Brian Matthews

Brian Matthews reviews 'Cricket Kings' by William McInnes

Brian Matthews
Monday, 02 November 2020

It was the first game for the season in some halcyon year of my cricketing past. We’d scraped together a team, but the other mob was rumoured to be a couple short. Their first three batsmen were competent enough and made a few. Then a collapse brought number eight to the wicket. Impeccably clad, he was one of those blokes who puts his gloves on after taking guard and then spends minutes surveying the field, pointing to each position with his bat, as if burning them into his tactical memory. At last he faced his first ball, which went straight through him and took the middle and off stumps out of the ground. ‘Bad luck, mate,’ said one of our blokes, with a kindness the ensuing months would erode. ‘First knock for the season, eh?’ The beautifully attired number eight looked at him in astonishment. ‘First knock ever,’ he said.

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On his first day at St Patrick’s, East Melbourne, Vincent Buckley was ‘flogged and flogged’ by a Jesuit priest in ‘an incompetent fury’. It is an experience that many of his readers will easily recognise, though their remembered lambastings were more likely to have been incurred at the hands of the Brothers and, unlike Buckley’s, would have been a continuing feature of school life. 

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Australians and New Zealanders know it as the Tasman Sea or more familiarly The Ditch: for Māori, Te Tai o-Rēhua. Significant islands in this stretch of water are Lord Howe and Norfolk. As seen from New Zealand, the island most Australians probably don’t know offhand and, when they are told about it, might feel inclined to reject its name as, well, cheeky: it’s West Island – Australia in short.

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These days I am no longer sure what is memory and what is revelation. How faithful the story you are about to read is to the original is a bone of contention with the few people I had allowed to read the original Book of Fish … certainly, the book you will read is the same as the book I remember reading ... ... (read more)

In August 1964, Charmian Clift returned to Australia from the Greek island of Hydra after nearly fourteen years abroad. As Paul Genoni and Tanya Dalziell portray her return – a description based, as always in this book, on solid or at least reasonably persuasive evidence – she ‘was leaving her beloved Hydra ...

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The editors begin their introduction to Antipodean Perspective with some ground clearing: ‘The putting together of a series of responses to an important scholar’s work is a classic academic exercise. It is undoubtedly a worthy, but also necessarily a selective undertaking. In German it is called a Festschrift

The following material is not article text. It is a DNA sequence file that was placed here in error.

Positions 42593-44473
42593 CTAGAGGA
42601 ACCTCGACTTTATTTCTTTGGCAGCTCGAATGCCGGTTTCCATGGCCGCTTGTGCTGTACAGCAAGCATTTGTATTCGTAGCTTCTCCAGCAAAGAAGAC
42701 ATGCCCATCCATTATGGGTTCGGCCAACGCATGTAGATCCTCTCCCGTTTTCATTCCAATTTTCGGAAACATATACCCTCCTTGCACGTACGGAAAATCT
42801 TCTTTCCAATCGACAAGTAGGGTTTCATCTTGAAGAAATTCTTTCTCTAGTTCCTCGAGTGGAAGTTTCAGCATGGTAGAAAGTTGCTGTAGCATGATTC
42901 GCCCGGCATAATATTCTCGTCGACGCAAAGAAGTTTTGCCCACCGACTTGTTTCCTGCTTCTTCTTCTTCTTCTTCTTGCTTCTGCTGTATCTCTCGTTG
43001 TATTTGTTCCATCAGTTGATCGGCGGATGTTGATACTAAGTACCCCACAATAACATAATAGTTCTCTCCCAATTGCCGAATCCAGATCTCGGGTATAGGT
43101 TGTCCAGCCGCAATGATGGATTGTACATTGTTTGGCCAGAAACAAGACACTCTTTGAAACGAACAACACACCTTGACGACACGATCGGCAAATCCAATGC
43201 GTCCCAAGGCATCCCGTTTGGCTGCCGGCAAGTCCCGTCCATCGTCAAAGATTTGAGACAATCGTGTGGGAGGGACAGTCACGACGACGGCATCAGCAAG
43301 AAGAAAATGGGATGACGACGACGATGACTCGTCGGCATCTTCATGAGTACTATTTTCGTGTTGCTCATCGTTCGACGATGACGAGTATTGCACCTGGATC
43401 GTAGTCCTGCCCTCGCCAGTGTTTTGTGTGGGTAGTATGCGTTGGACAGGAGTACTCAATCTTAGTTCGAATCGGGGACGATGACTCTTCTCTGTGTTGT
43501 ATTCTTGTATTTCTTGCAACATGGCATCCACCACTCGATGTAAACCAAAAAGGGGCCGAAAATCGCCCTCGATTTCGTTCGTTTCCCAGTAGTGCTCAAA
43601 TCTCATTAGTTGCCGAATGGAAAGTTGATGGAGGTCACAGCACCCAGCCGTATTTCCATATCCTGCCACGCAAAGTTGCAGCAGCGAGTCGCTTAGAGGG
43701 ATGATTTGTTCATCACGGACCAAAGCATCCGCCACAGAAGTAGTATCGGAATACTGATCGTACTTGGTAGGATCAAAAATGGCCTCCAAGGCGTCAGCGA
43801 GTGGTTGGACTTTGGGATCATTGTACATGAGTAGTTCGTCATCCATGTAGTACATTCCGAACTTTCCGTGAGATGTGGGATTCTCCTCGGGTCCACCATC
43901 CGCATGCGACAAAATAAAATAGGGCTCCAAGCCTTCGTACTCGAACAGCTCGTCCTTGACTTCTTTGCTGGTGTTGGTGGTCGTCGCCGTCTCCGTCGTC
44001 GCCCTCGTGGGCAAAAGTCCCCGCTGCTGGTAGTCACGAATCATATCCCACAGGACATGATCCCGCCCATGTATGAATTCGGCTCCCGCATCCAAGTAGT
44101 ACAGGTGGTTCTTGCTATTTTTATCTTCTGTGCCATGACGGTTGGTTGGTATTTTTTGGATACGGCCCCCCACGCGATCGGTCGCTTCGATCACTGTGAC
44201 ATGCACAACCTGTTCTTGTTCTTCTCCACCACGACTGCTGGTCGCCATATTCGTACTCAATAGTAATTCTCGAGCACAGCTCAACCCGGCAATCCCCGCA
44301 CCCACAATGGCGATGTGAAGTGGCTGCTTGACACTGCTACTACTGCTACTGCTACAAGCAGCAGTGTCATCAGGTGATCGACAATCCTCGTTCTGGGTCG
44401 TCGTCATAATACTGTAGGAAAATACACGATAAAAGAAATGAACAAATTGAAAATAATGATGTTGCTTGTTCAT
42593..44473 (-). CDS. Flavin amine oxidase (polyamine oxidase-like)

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Brian Matthews reviews 'A Stolen Season' by Rodney Hall

Brian Matthews
Monday, 26 March 2018

Of the now twelve novels that make up Rodney Hall’s distinguished prose fiction – ranging from The Ship on the Coin (1972) to this year’s A Stolen Season – it is arguably in the latter that the task of remaking is most explicitly and adventurously undertaken, even literally in the case of Adam Griffiths. As an Australian ...

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Brian Matthews reviews 'A Sea-Chase' by Roger McDonald

Brian Matthews
Wednesday, 25 October 2017

As Ratty observed to Mole, ‘There is nothing – absolutely nothing – half so much worth doing as simply messing about in boats.’ In Roger McDonald’s A Sea-Chase, lovers Wes Bannister and Judy Compton would certainly agree, but before they achieve Ratty’s state of nautical transcendence much that does matter has to be dealt with.

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When some years ago I read Jim Davidson’s outstanding biography, Lyrebird Rising (1994), I was initially concerned by what seemed to be his potentially distorting fascination with the scene-stealing Louise Hanson-Dyer. But I soon discovered I needn’t have worried. Jim Davidson is not the sort of biographer whose obsession with his subject overcomes prop ...

Brian Matthews reviews 'The Tournament' by John Clarke

Brian Matthews
Friday, 28 April 2017

Paris has gone crazy.’ There are people everywhere; ‘players and officials have been arriving like migrating birds’. The German team – including Hermann Hesse, Bertolt Brecht, Walter Gropius,Thomas Mann, Martin Heidegger ...

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